Reuters, along with other news agencies, is reporting that Belgian songwriter Salvatore Acquaviva won a plagiarism lawsuit against pop sensation Madonna. In the suit, Acquaviva claimed that the melody from Madonna’s 1998 hit song “Frozen” was lifted from his “Ma Vie Fout L’camp (My Life’s Getting Nowhere)”.
The ruling, which also required stores to remove copies of the song and for broadcasters to stop playing it, did not set any damages but, instead, left those to be negotiated at a later date.
However, what most of the media outlets aren’t covering is the fact that the alleged plagiarism was of only four bars in the respective songs. A three minute song, typically has about 90 to 100 bars. Though I’m not a musician by any stretch, it seems possible to me that two people could independently come up with four bars of identical music with no plagiarism taking place, much like how two identical sentences can appear in unrelated essays. I open the floor to any musicians who want guide me on that issue.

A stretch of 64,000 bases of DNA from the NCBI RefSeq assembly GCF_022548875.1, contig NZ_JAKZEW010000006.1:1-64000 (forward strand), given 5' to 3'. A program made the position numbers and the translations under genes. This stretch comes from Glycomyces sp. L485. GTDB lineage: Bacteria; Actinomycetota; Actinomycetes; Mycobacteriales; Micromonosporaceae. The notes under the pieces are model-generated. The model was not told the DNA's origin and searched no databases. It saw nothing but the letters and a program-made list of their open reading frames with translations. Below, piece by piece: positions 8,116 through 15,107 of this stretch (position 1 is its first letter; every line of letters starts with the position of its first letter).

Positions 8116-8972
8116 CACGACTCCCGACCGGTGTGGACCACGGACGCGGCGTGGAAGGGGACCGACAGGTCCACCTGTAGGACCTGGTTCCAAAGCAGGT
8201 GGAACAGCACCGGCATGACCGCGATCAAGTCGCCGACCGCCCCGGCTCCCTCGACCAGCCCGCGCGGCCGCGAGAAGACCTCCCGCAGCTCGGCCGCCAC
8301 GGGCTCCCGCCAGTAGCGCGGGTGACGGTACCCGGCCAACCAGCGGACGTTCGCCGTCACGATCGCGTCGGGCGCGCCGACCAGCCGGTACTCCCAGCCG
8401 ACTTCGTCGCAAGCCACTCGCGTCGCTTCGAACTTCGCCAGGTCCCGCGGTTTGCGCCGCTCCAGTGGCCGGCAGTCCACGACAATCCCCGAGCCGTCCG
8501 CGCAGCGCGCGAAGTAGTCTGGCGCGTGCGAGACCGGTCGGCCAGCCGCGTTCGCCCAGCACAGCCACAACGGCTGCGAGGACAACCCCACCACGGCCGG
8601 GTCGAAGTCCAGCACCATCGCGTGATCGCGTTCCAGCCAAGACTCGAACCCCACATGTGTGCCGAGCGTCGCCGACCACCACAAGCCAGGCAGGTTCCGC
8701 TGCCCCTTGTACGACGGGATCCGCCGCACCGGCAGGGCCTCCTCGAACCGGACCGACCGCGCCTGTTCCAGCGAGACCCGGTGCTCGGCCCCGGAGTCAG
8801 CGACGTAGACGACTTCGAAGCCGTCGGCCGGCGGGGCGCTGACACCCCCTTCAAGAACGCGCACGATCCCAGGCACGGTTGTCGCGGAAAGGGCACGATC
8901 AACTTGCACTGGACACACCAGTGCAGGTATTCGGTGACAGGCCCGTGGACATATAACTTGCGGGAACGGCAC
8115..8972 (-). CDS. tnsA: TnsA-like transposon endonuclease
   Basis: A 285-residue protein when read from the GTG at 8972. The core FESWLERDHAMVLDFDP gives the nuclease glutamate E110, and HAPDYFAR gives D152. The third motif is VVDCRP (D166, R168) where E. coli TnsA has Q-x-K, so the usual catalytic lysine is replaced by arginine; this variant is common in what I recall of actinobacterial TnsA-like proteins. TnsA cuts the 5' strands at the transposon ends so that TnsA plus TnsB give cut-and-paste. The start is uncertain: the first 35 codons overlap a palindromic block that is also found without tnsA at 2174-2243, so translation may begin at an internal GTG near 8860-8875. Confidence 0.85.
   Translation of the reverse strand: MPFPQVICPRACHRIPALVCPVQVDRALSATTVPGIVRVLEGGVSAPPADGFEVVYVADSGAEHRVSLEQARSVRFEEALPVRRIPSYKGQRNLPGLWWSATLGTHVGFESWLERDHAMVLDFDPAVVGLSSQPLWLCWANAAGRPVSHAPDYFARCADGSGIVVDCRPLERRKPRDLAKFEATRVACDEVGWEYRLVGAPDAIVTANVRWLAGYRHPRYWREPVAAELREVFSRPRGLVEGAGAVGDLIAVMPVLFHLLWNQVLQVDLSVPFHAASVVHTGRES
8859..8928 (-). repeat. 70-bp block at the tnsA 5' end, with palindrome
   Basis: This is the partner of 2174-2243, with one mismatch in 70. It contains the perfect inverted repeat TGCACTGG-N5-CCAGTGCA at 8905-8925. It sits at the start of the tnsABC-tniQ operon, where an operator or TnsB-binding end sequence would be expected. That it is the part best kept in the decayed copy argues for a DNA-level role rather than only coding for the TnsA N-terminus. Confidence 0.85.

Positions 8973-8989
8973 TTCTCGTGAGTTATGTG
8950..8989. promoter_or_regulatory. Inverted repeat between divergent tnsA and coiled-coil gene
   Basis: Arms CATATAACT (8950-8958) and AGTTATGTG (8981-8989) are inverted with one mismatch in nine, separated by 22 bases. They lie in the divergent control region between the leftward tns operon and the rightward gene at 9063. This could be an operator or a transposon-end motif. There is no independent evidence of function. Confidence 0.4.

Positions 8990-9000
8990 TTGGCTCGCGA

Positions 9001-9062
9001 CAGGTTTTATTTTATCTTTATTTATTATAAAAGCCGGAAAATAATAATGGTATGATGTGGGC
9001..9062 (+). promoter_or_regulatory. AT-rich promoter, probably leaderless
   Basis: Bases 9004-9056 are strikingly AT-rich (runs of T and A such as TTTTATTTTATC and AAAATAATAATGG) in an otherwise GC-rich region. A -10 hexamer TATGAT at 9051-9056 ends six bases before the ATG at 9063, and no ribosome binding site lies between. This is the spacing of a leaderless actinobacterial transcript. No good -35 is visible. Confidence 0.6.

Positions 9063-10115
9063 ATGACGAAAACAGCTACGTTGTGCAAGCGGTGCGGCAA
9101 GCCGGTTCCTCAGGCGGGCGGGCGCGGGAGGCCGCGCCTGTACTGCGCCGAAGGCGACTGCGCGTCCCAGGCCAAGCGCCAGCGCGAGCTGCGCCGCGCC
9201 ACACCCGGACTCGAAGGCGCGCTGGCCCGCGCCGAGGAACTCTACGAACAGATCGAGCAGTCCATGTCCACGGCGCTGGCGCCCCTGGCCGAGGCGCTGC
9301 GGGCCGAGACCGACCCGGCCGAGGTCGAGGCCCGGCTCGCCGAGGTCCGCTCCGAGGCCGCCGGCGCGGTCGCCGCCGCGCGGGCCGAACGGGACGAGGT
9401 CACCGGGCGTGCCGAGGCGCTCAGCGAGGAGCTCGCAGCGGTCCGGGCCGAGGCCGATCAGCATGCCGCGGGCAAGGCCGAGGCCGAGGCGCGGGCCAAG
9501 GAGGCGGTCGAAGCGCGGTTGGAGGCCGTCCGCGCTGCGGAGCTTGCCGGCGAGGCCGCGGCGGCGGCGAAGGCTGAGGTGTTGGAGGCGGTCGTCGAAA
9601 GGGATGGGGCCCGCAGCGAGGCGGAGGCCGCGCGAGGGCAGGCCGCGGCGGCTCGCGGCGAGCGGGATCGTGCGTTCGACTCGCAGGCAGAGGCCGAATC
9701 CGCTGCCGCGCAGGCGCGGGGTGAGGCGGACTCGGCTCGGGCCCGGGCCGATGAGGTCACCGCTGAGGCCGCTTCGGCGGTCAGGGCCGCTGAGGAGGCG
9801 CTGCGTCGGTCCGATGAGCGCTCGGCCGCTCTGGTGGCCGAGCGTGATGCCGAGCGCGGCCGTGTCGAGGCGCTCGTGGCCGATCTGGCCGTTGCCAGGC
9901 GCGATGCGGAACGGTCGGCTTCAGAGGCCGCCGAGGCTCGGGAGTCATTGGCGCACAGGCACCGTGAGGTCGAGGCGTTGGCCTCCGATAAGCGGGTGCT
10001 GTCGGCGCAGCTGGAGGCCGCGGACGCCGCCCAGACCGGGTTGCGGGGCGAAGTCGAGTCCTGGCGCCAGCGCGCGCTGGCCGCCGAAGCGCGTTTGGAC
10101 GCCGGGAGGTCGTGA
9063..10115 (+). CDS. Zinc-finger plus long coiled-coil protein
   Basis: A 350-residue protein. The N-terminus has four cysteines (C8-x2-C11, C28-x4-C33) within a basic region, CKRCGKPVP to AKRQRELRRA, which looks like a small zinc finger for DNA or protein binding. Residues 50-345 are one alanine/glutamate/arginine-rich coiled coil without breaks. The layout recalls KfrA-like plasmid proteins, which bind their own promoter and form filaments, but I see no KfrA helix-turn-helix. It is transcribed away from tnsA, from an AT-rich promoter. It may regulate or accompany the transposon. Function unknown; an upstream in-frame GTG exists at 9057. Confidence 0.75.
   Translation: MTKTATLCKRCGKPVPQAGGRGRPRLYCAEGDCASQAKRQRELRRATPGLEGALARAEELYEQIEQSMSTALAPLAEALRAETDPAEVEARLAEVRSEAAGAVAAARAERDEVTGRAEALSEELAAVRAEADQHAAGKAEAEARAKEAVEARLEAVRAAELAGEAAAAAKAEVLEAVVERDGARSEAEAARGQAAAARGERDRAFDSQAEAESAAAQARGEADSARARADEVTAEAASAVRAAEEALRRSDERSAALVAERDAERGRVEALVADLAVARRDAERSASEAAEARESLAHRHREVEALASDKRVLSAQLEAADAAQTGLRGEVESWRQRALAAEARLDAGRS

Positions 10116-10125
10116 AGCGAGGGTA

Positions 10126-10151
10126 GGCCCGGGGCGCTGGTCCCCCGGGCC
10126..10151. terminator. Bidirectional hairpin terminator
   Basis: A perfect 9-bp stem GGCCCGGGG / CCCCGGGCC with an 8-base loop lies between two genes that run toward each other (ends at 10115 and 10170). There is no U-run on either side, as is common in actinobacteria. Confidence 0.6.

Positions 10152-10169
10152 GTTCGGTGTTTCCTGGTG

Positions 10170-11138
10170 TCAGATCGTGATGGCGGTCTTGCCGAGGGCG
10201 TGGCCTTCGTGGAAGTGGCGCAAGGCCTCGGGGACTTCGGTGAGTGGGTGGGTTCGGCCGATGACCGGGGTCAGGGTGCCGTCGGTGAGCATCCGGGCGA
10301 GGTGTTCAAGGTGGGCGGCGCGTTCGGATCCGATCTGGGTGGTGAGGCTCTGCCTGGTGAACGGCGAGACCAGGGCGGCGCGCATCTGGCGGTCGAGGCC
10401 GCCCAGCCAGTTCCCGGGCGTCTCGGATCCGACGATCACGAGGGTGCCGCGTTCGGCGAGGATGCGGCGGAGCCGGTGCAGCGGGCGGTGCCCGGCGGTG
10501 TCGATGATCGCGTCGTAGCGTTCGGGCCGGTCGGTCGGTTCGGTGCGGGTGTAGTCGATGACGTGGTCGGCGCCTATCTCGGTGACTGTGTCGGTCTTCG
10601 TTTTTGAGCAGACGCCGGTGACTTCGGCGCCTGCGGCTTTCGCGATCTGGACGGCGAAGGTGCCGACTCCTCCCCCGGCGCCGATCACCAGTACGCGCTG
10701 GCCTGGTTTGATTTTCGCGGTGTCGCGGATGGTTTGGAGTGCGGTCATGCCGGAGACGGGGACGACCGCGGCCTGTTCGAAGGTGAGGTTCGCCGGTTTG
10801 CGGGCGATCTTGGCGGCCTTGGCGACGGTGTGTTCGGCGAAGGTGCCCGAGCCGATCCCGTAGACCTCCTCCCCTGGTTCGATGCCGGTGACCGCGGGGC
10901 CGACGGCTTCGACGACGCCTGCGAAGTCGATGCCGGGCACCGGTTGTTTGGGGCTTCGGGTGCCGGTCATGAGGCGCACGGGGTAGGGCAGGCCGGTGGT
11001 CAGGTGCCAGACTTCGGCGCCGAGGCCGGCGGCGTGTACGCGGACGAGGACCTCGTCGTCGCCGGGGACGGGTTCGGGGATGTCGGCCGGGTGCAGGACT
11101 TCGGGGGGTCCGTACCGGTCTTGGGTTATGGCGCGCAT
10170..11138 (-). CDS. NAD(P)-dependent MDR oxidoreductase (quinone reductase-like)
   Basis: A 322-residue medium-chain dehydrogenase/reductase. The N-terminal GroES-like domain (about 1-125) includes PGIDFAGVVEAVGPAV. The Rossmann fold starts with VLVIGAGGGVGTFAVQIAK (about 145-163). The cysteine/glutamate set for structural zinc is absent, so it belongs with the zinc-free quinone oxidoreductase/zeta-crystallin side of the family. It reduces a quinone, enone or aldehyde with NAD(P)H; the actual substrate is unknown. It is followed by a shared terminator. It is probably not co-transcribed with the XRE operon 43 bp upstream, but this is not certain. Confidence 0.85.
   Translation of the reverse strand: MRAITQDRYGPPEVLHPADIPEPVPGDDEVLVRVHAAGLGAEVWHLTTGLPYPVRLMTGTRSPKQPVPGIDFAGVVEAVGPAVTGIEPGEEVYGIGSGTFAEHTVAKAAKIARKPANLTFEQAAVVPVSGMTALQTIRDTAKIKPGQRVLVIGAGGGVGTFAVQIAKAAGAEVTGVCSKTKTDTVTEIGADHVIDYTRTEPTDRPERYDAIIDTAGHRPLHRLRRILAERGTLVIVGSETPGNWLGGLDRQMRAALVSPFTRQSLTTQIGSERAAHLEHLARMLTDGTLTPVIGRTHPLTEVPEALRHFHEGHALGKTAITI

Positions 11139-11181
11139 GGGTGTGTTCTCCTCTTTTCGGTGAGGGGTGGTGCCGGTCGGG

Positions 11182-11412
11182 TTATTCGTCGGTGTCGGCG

Nonetheless, the courts ruling is law (at least until Madonna appeals) and this isn’t Madonna’s first time she’s been brought to court for alleged copyright violations. It will be interesting to see how this case evolves and what the fallout from it is.
I have a feeling that this story is far from over.[tags]Plagiarism, Madonna, Frozen, Copyright Infringement, Copyright Law, Sampling[/tags]